There is a natural way to clean your painting tools that requires 3 basic ingredients.  With a bit of elbow grease, you can avoid using toxic chemicals to clean and remove paint from your brushes and rollers. 

Better for you, your family and the environment to go all natural. 

You can clean your brushes with oil, soap and water.  For the oil you will want either safflower or linseed, whichever you have on hand or is cheaper for you. 

This is especially important if you have high quality brushes or ones with natural bristles.  The oil, soap and water will clean your brushes without harsh chemicals and solvents. 

The use of oil ensures to preserve your bristles. 

Steps to Cleaning Your Brushes Naturally

Use our step by step guide and handy infographic below to help you clean your brushes naturally.

#1. Get rid of excess paint from your brush

#2. Dip the brush in a small container filled with oil

#3.  Make sure that the oil coats all of the bristles

#4. Remove your brush from the oil and clean it again, removing the oil and excess paint

#5.  Repeat step #4 a few times until no more paint comes out of the brush

#6.  Hand wash the bristles in a gentle, natural soap such as glycerin or castile soap.

#7. Repeat step #6 if you need to

alternatives to mineral spirits

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What Can I use to Clean My Paint Sprayer?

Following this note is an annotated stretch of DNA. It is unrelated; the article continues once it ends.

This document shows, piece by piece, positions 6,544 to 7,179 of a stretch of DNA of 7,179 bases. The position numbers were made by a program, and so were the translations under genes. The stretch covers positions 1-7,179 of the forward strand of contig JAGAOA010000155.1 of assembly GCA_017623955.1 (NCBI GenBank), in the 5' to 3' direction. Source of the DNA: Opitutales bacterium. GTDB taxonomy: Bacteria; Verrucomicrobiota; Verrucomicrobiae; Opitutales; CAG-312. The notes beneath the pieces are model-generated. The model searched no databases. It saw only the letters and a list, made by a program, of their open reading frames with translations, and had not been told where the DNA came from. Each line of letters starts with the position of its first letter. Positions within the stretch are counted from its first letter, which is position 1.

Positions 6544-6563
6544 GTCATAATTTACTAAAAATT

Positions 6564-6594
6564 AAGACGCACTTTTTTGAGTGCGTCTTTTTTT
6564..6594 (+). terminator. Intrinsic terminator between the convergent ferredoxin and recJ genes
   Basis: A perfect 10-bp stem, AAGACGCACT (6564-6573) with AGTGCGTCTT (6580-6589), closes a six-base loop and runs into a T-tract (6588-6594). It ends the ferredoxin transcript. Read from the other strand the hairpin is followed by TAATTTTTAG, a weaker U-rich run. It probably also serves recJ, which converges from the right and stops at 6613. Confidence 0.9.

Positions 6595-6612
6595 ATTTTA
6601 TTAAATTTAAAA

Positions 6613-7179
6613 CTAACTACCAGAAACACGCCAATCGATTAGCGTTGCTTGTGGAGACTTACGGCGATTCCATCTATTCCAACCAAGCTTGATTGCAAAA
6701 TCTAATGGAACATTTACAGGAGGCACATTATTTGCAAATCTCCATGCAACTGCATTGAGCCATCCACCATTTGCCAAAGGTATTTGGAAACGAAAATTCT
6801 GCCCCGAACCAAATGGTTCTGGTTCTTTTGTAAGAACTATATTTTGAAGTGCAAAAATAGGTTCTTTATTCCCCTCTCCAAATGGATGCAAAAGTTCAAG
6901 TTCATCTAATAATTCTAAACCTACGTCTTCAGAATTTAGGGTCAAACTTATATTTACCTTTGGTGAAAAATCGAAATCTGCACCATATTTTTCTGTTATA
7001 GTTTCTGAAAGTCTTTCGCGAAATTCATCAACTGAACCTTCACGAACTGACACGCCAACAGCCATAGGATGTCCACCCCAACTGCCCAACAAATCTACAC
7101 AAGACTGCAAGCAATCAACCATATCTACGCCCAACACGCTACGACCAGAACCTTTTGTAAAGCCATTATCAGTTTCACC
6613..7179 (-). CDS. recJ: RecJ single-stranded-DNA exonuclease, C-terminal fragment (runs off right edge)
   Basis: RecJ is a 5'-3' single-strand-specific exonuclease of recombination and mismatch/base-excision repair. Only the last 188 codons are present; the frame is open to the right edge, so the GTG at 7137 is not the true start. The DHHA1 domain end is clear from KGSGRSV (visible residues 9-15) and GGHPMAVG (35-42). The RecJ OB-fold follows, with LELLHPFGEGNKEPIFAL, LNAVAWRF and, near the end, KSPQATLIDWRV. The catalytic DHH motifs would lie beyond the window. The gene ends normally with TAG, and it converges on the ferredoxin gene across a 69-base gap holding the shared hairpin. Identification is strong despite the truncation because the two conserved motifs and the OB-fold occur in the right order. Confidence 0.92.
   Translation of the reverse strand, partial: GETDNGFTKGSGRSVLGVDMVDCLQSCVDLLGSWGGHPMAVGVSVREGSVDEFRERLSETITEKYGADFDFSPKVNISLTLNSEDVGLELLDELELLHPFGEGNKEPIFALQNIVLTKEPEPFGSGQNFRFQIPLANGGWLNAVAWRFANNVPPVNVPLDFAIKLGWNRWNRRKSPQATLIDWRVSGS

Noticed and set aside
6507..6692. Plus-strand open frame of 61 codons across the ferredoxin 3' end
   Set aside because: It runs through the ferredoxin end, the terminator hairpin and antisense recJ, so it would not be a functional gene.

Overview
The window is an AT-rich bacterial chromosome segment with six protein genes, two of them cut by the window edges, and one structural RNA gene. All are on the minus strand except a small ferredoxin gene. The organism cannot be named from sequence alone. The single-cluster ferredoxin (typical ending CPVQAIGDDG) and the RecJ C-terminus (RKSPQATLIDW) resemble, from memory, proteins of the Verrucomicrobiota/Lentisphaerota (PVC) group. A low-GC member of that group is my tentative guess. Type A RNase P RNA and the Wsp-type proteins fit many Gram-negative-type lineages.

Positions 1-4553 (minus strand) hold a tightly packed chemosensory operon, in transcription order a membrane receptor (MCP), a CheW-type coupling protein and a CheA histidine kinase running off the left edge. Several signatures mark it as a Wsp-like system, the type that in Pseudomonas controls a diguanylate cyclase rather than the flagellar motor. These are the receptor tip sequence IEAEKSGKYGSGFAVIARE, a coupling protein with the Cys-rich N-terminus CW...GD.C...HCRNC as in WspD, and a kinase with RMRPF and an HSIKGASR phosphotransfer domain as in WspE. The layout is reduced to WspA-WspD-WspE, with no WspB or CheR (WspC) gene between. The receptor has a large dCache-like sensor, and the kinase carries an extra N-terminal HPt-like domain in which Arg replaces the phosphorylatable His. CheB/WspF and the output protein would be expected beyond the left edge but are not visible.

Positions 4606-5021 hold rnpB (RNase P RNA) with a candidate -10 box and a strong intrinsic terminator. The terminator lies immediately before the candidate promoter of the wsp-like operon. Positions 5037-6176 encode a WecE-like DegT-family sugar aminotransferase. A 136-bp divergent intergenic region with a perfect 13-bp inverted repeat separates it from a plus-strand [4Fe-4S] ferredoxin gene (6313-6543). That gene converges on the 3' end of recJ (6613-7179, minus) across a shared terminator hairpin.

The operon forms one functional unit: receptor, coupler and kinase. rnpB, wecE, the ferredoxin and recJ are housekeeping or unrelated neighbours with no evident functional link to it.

There is no straight answer for this.  Cleaning your indoor paint sprayer properly depends on the manufacturers directions and the type of paint you’ve been spraying. 

Consult your manual before spraying to ensure you know the right way to clean it.

Are Mineral Spirits Toxic?

Yes.  Mineral spirits give off nasty fumes that pollute the air and you should not breathe them in.  Instead, you should wear a respirator when handling chemicals. 

If you get mineral spirits on your skin, you should wash it off immediately.  It will cause rashes, skin irritation and possibly burns. 

Always wear gloves, safety goggles and a respirator when handling toxic chemicals. The alternatives to mineral spirits, for the most part, are not as toxic.


There are a number of alternative to mineral spirits solutions to choose from, if mineral spirits are banned in your area.  You don’t have to look too far to find a good mineral spirit substitute. 

Quick FAQs

What can I use instead of mineral spirits?

Denatured alcohol, acetone, turpentine, charcoal lighter fluid.

Can I use acetone instead of mineral spirits?

Yes, acetone is also a solvent and can be used for degreasing and general cleaning.

4 thoughts on “Alternative to Mineral Spirits Solutions”

    • Hi Thomas, Thanks for your feedback and your keen eye! We will take a look and get it fixed up. Thanks for reading ~ John

  1. In my oil painting classes at University, we always used mineral spirits to clean our brushes and materials. At least in my experience, the brushes were never damaged by the mineral spirits. Will any of the alternatives listed damage my brushes, especially since they have always been cleaned in only one way? Will I need new brushes if I start a different cleaning method?

    • Hey Coleen,

      I can’t speak to paint brushes used by artists (they might be made with diff materials than my brushes) but these alternative to mineral spirits do work on paint brushes that professional painters use on home improvement projects without harming the bristles or results. I would double check with the manufacturer of your brushes to see what they recommend. Thanks for reading – John